Hey. I was reading lit blogs and a hockey game broke out. The litboys are flailing away. (I think it's mostly a litboy thing. Correct me if I'm wrong.) The fight is over something like this: These guys, Gessen and Roth from N+1 (a hefty print lit mag), think blogs suck. For the most part anyway. (Have I got that right?) Several blogger dudes have, for some reason, taken offense to this. And it goes on and on, linked through posts in various blogs. Like these things get to do in blogs. So if you feel like you're missing out on all the fun, start here at Scott Esposito's Conversational Reading. He'll shoot you over to Dan Green's The Reading Experience. Follow it further if your favorite part of a hockey game is when the gloves go flying and the punches are thrown.

Writers' Conferences

Published April 06, 2007 Posted By
Antioch Writers' Workshop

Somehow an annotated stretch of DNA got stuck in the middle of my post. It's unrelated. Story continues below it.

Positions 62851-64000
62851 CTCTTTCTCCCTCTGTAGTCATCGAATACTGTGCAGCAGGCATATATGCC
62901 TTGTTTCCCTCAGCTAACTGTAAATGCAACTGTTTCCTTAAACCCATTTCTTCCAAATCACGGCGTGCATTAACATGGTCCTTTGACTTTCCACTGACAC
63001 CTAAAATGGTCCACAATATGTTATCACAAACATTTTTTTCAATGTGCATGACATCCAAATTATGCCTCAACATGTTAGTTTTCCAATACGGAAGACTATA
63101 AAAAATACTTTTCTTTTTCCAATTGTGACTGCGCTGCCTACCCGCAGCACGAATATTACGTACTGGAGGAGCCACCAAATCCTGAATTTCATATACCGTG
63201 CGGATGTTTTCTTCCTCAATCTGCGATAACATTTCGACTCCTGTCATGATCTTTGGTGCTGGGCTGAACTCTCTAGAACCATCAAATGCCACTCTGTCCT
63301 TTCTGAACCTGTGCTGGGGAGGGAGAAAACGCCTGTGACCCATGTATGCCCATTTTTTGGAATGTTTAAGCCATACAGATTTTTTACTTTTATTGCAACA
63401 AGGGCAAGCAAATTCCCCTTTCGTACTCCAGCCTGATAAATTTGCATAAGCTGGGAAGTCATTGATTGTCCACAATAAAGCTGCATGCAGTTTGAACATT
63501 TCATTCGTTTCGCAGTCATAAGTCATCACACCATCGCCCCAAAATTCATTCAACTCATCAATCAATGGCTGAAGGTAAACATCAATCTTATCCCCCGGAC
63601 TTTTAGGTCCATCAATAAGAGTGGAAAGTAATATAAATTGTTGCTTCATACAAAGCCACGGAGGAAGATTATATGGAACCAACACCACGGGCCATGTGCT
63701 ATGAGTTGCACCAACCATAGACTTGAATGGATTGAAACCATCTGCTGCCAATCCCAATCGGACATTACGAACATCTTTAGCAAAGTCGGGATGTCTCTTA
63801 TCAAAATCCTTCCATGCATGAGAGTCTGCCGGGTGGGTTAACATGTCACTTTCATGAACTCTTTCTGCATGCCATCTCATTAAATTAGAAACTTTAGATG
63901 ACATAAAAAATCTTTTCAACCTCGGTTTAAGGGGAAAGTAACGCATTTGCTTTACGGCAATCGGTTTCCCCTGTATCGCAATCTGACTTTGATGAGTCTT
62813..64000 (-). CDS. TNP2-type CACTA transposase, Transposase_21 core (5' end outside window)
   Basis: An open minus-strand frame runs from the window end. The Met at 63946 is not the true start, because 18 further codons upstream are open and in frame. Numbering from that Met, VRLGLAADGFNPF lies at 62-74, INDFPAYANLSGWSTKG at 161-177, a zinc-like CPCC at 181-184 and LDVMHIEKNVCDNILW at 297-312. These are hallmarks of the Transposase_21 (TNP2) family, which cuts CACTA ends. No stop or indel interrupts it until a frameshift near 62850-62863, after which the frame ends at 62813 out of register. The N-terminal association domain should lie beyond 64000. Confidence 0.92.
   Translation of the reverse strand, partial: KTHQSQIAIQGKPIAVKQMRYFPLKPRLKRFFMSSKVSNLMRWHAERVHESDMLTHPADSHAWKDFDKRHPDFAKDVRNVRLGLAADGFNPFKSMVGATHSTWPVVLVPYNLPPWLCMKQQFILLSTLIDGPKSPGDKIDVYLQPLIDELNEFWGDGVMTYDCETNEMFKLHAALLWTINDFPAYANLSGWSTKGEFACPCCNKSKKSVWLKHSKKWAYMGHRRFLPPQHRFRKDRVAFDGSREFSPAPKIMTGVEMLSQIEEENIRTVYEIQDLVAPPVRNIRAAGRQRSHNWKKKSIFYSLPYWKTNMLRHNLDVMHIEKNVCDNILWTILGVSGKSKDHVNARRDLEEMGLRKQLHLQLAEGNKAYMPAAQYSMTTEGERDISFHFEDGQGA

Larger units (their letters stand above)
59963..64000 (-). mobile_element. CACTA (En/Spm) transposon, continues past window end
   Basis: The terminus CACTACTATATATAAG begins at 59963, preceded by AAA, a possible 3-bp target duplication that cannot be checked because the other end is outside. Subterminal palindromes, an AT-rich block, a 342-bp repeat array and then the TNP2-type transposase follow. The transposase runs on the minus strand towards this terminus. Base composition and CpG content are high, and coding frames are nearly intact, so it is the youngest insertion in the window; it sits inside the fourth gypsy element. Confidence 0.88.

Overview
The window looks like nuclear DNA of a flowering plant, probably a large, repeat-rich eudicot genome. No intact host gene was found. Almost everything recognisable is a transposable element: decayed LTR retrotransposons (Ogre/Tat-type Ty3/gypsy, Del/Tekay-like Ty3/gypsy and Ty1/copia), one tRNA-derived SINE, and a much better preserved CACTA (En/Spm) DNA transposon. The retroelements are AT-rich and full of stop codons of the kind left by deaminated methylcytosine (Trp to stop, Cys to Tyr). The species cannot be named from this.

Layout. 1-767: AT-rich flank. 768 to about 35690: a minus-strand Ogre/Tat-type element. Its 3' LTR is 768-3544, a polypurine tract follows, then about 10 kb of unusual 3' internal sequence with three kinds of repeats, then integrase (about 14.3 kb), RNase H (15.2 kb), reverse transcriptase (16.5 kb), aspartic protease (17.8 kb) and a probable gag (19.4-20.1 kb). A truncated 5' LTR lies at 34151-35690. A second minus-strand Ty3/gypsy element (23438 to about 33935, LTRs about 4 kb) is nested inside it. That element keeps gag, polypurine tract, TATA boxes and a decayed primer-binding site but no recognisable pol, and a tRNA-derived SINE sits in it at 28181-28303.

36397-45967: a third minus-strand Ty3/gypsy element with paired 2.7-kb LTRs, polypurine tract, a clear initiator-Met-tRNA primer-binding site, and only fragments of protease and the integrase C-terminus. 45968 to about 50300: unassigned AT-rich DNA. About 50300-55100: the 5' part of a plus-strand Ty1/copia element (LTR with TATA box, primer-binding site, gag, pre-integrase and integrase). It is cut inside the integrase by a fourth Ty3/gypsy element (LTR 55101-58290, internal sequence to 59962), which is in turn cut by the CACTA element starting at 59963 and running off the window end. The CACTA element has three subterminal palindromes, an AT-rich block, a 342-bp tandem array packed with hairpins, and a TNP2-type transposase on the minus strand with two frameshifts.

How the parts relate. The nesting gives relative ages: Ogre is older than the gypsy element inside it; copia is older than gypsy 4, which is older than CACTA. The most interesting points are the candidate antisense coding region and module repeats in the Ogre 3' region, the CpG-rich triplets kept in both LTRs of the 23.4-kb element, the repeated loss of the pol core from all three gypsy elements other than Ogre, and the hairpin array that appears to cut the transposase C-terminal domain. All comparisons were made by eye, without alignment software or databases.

Fiction * Nonfiction * Poetry * Memoir * Scriptwriting
Yellow Springs, OH
July 7-13, 2007

Rustbelt Roethke Writers' Retreat
A professional-level retreat and peer workshop with a comfortable, egalitarian atmosphere.
Saginaw Valley State University and The Roethke House, MI
July 15-21, 2007

Writing and the Medical Experience
An intensive week-long program in the literature of illness and recovery.
Sarah Lawrence College and The Foundation for Humanities in Medicine
Bronxville, NY
July 8-14, 2007

Literary magazine reviews

Published April 04, 2007 Posted By
A new batch of literary magazine reviews posted at NewPages.com.

Reviews of these fine lit mags: Antioch Review, Arkansas Review, Backwards City Review, Beloit Poetry Journal, Borderlands, College Literature, The Gettysburg Review, Glimmer Train, Greatest Uncommon Denominator, Meridian, The New Quarterly, The Paris Review, Poet Lore, The Rambler, Rattle, Santa Monica Review, Tampa Review, Tin House, TriQuarterly, Upstreet, Verbatim, Western Humanities Review, and Zahir.

Bookstores :: Bookmarks Bookshop

Published April 03, 2007 Posted By
I guess the struggle of independent bookstores is very much the same no matter which side of the pond they are on.

Bookmarks bookshop battles the giants with solidarity appeal.